Saturday, June 30, 2012

Butterfly Season

We've noticed a lot of butterflies this year, arriving early, apparently due to the mild winter. There've been a lot of varieties too, but the swallowtails arrived as usual in early June. We saw them several times, fluttering from flower to flower - this one looking a little tattered.

The swallowtail visited these bright red pinks in the scree garden, and just kept coming back until I think it had sampled every blossom. Even so, it was hard to ever get a clean picture, as it fluttered so fast from blossom to blossom.

If you look closely at these two pictures you can actually see the proboscis, a thin black drinking straw in effect, more than an inch long. You could watch the swallowtail plunge this down into each blossom quite noticeably, then pull it out and move on to the next.

Friday, June 29, 2012

Canoeing the Beaver

Boy, over two weeks has flown by; just been too busy to get back to this - being retired is hard work! Anyway, we canoed a stretch of the Beaver River 2 or 3 weeks back, a gentle stretch partly through a swamp. Started at the Epping sideroad, in the swamp, and ended at the village of Heathcote (which has a handy bakery).

It was an interesting trip, though short and gentle. Easy drifting along in the morning sun. Only one short bend of faster water. Near the start you could actually canoe in among the trees if you wanted too - all silver and red maples.

For one stretch there was about a foot high bank along the edge, and for 100 yards or more, this was all densely populated with frogs. Most, if not all of these, are leopard frogs, and they were certainly plentiful!

Tuesday, June 12, 2012

Fawn Birthing Season

Three times in the last week I've seen a very young fawn nearby.

Once the dog barked more fiercely than normal. I stepped outside in time to see the young fawn dash across our front yard while the dog tugged at the end of the leash. It may have been chasing its mother, but I wasn't fast enough to see her.

The second time, out for a walk with the dog, we spotted the doe in a patch of meadow. When she saw the dog, she jumped sideways into the woods rather than running away. We walked slowly on and I spotted her standing still just inside the trees - at her feet was the young fawn, probably the same one that ran across our front yard.

Then while out working on one of the Bruce Trail properties, we noticed a patch of tall grass depressed where a deer had bedded down. I was tying some flagging tape on a branch when a fawn burst out of the grass not ten feet away and took off through the woods.

Nice to see fawns in June; on the other hand, the deer have been eating the hostas in the garden -not good!

Thursday, June 7, 2012

Summer is Here

For me, summer always arrives when the daisies come into bloom. There are just a few yet, but they're beginning to sprinkle the meadow with their white flowers. A very common flower, but one that marks the seasons.

What otherwise appears as a green grassy meadow, for a few weeks in June and July is a motley collection of white, pink, orange, and especially red as a whole series of meadow flowers come out into bloom.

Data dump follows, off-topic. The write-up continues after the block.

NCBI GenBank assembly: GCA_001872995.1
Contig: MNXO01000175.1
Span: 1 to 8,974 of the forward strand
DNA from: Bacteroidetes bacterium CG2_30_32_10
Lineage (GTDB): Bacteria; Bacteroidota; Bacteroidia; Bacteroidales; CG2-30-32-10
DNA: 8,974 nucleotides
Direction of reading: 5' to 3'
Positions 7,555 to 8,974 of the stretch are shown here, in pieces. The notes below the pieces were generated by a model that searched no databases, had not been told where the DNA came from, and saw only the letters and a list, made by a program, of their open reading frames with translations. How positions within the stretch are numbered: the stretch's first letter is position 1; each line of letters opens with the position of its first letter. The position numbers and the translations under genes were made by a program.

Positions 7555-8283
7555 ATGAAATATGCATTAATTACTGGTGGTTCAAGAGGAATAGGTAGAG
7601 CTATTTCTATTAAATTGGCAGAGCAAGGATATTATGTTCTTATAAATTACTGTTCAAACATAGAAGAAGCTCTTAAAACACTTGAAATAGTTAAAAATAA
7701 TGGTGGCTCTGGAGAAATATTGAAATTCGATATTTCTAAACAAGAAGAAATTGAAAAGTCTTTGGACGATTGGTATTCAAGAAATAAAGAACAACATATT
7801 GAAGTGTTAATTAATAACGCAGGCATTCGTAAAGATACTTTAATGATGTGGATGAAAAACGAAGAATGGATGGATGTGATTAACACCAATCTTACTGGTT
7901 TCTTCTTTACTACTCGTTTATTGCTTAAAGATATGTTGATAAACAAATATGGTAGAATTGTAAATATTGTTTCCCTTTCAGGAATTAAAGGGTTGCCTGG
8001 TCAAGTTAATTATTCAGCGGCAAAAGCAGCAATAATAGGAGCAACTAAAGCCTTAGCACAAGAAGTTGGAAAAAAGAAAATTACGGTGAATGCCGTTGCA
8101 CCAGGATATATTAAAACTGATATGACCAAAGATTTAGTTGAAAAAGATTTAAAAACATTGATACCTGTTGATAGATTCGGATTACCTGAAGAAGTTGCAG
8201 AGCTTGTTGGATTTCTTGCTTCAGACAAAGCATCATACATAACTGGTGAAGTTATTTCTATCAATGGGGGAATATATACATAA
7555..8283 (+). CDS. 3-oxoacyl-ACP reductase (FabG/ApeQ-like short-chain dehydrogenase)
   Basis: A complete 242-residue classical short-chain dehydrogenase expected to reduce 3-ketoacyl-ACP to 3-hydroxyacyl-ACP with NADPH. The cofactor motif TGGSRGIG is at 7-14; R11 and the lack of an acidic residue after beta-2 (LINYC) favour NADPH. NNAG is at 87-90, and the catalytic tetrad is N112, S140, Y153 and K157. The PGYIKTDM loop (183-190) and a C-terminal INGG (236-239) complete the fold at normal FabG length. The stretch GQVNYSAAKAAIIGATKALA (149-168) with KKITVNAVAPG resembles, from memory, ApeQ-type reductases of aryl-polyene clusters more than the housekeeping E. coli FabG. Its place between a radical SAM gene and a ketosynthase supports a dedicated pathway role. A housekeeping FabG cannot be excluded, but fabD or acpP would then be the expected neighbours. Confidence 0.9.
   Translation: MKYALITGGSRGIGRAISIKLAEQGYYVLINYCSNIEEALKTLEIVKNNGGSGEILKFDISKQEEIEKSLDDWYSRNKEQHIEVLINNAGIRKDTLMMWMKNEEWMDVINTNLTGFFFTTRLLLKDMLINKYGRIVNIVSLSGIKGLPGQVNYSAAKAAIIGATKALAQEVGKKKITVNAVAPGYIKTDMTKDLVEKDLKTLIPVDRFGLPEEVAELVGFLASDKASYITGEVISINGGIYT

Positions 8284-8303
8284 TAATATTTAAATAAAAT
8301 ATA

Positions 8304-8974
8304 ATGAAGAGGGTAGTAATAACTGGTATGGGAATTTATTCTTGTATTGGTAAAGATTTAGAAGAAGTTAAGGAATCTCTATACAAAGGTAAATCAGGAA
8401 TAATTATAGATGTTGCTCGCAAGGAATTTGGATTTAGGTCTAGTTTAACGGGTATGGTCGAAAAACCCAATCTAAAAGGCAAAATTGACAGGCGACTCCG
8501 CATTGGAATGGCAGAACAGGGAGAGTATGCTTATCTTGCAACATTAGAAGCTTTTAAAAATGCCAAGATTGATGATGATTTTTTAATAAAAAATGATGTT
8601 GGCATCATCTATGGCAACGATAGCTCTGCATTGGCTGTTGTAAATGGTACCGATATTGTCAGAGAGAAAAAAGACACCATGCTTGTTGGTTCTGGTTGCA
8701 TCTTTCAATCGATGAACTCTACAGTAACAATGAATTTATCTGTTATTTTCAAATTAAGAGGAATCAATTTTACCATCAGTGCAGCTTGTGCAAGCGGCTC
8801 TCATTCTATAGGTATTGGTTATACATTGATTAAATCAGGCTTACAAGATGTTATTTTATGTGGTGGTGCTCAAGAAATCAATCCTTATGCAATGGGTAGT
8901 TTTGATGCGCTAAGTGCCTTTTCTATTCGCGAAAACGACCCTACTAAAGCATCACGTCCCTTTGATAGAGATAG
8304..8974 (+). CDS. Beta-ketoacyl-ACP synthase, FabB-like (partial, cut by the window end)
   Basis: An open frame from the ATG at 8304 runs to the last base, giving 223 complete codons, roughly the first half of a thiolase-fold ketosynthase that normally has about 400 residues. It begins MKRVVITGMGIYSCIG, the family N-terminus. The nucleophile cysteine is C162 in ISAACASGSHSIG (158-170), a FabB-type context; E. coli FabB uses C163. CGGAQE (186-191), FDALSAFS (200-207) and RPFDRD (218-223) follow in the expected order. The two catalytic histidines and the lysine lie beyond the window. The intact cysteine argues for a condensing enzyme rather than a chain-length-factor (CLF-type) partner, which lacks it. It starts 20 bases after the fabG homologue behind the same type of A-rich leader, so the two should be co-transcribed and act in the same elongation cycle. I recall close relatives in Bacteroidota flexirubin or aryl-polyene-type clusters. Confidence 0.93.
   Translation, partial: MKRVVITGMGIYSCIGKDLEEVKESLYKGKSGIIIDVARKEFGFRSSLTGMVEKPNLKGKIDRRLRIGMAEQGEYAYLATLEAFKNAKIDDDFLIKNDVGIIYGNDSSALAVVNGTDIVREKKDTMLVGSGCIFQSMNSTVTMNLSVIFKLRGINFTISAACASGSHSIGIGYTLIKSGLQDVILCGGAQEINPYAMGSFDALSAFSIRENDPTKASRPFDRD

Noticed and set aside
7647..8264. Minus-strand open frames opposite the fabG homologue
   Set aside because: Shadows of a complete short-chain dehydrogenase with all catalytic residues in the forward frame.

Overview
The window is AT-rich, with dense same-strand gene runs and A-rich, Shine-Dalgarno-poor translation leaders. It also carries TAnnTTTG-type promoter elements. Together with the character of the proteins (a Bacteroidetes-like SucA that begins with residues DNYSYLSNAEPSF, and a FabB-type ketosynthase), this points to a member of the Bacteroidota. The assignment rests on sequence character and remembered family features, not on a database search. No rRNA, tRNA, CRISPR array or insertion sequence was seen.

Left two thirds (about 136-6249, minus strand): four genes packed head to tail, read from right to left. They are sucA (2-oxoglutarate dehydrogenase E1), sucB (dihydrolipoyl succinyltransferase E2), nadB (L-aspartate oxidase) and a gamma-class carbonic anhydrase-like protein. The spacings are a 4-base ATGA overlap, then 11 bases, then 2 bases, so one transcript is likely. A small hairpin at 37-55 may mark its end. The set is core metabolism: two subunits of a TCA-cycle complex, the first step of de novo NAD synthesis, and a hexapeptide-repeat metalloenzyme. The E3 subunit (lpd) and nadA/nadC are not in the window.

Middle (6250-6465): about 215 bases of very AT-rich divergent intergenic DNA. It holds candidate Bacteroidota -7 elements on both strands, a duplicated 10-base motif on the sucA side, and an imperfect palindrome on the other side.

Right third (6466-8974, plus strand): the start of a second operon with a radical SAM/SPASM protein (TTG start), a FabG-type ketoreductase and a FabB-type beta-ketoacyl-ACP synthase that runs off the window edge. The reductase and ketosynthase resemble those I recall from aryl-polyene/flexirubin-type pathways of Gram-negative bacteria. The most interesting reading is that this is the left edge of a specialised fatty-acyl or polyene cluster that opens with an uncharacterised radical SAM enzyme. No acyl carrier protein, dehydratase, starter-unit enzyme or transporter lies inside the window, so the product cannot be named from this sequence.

The Yellow Hawkweed or King Devil is a widespread weed, but in our meadow it's a pretty yellow flower that opens in the sun and closes again at night, brightening the meadow each day with thousands of yellow spots.

My fevourite is the other hawkweed, the Devil's Paintbrush, one of the brightest weeds or flowers of the summer.

Monday, June 4, 2012

Wodehouse Marsh

I've visited Wodehouse Marsh many times over the years; it's one of my favourite birding spots nearby. With a huge marsh area, a beaver dam, and Wodehouse Creek wandering through the middle, it's very diverse habitat. You can walk out on a drier peninsula between the two sides of the wetland, and you're sure to see some interesting birds.

I've always enjoyed watching the large beaver pond; the noise from the fall of water over the dam greets you as soon as you get out of the car. This time it looked like the beavers had actively been raising the height of the dam, so I went to investigate.

You could follow the creek up through the willows and grass, avoiding the ankle-twisting logs and branches that didn't quite make it into the structure of the dam, and climb right up close. The dam has certainly increased in height, backing up a large pond of open water.

Eventually I was able to climb right up on top of the dam, and look past it. Quite a feat of engineering for a few busy rodents!

Saturday, June 2, 2012

The World has Turned Green!

Over the last 3 weeks the world has turned totally green, a rich bright spring green. More computer hassles have left me unable to post things for awhile, but hopefully I'm back to normal now, with lots to share. Ferns in spring are one of my favourites, especially when the leaves are just uncurling - all ferns uncurl as fiddleheads like these when they first emerge.

These are the leaves of a northern holly fern just unfolding as fiddleheads, found along the limestone rocks of the Niagara Escarpment.

The maidenhair fern, a beautiful delicate fern found in the deep deciduous woods, with an unusual fan-shaped leaf that doesn't really look like a fern at all.

Finally, a single frond of an ostrich fern after it has uncurled; note the leaflets getting smaller all the way to the bottom of the stem. This is the only species that is actually ok to eat as fiddleheads.